Iris is so cute these days it is almost unbearable. She has ringlets! Red ringlets! And she staggers around the house clutching a tube of toothpaste or a plastic lid in one hand and waving the other arm wildly over her head to maintain her balance. She articulates new words every day, with such adorable deliberation and glee: Ba pa (backpack). Bap-pul (apple). Keekeepat (kittycat). She is fearless, now, about wanting to join the world of the big(ger) people. She climbs into Ingrid’s chair. She lunges for my glass of beer, wanting a taste. She is full of pride when she scoops up yogurt with a spoon and reaches her mouth with it.
Ingrid is interested in coloring all the time, and her drawings have begun to take on new characteristics—instead of monochromatic scribbles, there are patches of color, or squiggles almost like writing, each with a different crayon. She’d be happy if I spent the whole day playing pretend games with her: school, camping, putting the babies to sleep and then being really quiet. She wants to be able to cut a perfect arc with scissors. She is all of a sudden a crackerjack trike rider, speeding down little hills and around corners and stopping expertly at intersections and alleys. She is interested in growing up. The other day she asked me, “Mama, when I grow up can I have a permanent pen?” A frequent conversational topic is “When will I be big enough to drive the car?”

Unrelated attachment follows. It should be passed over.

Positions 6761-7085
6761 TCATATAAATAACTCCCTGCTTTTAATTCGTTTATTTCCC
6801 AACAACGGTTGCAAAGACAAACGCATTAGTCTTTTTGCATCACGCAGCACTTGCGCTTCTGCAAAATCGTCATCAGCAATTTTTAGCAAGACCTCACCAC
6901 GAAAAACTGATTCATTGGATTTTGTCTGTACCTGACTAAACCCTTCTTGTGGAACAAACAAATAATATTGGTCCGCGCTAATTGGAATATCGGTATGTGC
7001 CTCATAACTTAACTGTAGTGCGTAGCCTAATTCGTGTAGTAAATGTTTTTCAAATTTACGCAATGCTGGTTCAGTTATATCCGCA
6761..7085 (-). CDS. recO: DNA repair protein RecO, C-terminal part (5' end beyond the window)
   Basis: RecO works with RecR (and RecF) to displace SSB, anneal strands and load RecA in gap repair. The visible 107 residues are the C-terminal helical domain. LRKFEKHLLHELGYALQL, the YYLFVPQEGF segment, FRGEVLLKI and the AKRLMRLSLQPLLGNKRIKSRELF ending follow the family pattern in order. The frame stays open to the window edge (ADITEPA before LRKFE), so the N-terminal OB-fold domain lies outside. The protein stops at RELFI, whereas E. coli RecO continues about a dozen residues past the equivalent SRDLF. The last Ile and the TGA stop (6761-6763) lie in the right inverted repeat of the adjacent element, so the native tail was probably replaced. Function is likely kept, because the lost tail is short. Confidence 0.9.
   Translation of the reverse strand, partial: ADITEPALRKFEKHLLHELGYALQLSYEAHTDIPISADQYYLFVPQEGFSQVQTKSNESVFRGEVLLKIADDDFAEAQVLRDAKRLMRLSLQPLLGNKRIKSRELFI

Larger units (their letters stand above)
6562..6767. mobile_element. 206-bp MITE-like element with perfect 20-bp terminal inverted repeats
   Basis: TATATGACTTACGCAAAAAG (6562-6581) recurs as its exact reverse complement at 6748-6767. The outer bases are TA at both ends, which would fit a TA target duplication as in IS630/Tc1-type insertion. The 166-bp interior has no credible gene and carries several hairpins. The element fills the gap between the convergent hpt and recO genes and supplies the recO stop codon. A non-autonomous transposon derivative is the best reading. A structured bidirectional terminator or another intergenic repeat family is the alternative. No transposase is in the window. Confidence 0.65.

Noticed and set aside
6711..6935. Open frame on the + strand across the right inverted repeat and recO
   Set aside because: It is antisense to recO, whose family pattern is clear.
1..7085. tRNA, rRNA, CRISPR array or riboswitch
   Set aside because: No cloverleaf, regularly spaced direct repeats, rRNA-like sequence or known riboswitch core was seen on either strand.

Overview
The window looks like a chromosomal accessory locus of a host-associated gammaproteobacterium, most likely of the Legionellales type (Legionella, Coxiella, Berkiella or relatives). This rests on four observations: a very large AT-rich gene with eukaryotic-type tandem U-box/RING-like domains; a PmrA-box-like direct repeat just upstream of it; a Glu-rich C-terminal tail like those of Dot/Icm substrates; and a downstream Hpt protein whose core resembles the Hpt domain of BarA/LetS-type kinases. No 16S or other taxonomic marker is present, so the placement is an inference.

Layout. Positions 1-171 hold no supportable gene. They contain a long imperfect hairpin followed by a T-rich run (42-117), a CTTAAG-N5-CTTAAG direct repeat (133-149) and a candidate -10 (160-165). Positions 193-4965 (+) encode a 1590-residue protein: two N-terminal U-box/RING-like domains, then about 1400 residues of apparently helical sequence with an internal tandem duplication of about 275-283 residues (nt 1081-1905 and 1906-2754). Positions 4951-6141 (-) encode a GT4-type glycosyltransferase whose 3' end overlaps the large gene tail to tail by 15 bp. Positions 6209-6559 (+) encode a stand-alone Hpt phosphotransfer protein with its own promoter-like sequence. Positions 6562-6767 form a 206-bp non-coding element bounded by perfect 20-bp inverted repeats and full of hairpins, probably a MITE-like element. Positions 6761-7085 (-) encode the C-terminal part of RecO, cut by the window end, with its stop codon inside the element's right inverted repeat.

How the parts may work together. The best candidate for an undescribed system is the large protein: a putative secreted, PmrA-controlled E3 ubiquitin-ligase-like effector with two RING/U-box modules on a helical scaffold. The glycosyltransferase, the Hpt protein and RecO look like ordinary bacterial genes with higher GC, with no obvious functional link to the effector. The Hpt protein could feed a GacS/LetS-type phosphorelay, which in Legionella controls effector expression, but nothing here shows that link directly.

And me, I am in the middle of just about every project I can think of to start. Our garden is half harvested, and we seem to have hit a break between waves of ripe tomatoes. I have two simple baby blankets I want to sew for friends, and a zillion essay and poem ideas, most scribbled in the notebook I jam into my purse for when I have a minute. Add to that (work thing A) and (work thing B) and (long-term career planning thing C), plus my pipe dream of clearing out half of our swampy basement to create a sewing and writing studio slash Reggio Emilia style atelier for Ingrid and me, and there’s a whole lot in the works.
I’m taking a poetry class this fall, which starts next week, along with an early childhood class for the girls and me, plus a low key parent-child soccer thing at the park, and a music class for either A or me to take the girls to Saturday mornings. The summer has been so idyllic—the hours at the park, the evenings in the backyard, all the lazy walks to the coffee shop in the mornings—that in a way it seems like a shame to begin all this. I want to relish more days of not having to be anywhere and not having to coax Ingrid through anything too hard (e.g. speaking to human beings other than family members).
But as the weather gets colder I know we’ll want these activities on the schedule, these appointments to hang our routine on when “wading pool visit, followed by picnic, followed by giggling sisters pushing each other on the swings” is no longer feasible. It’s September, and it’s time to start on all of these things, and to keep harvesting tomatoes, pressing flannel, writing poems, and clearing the stuff we no longer need out of the basement.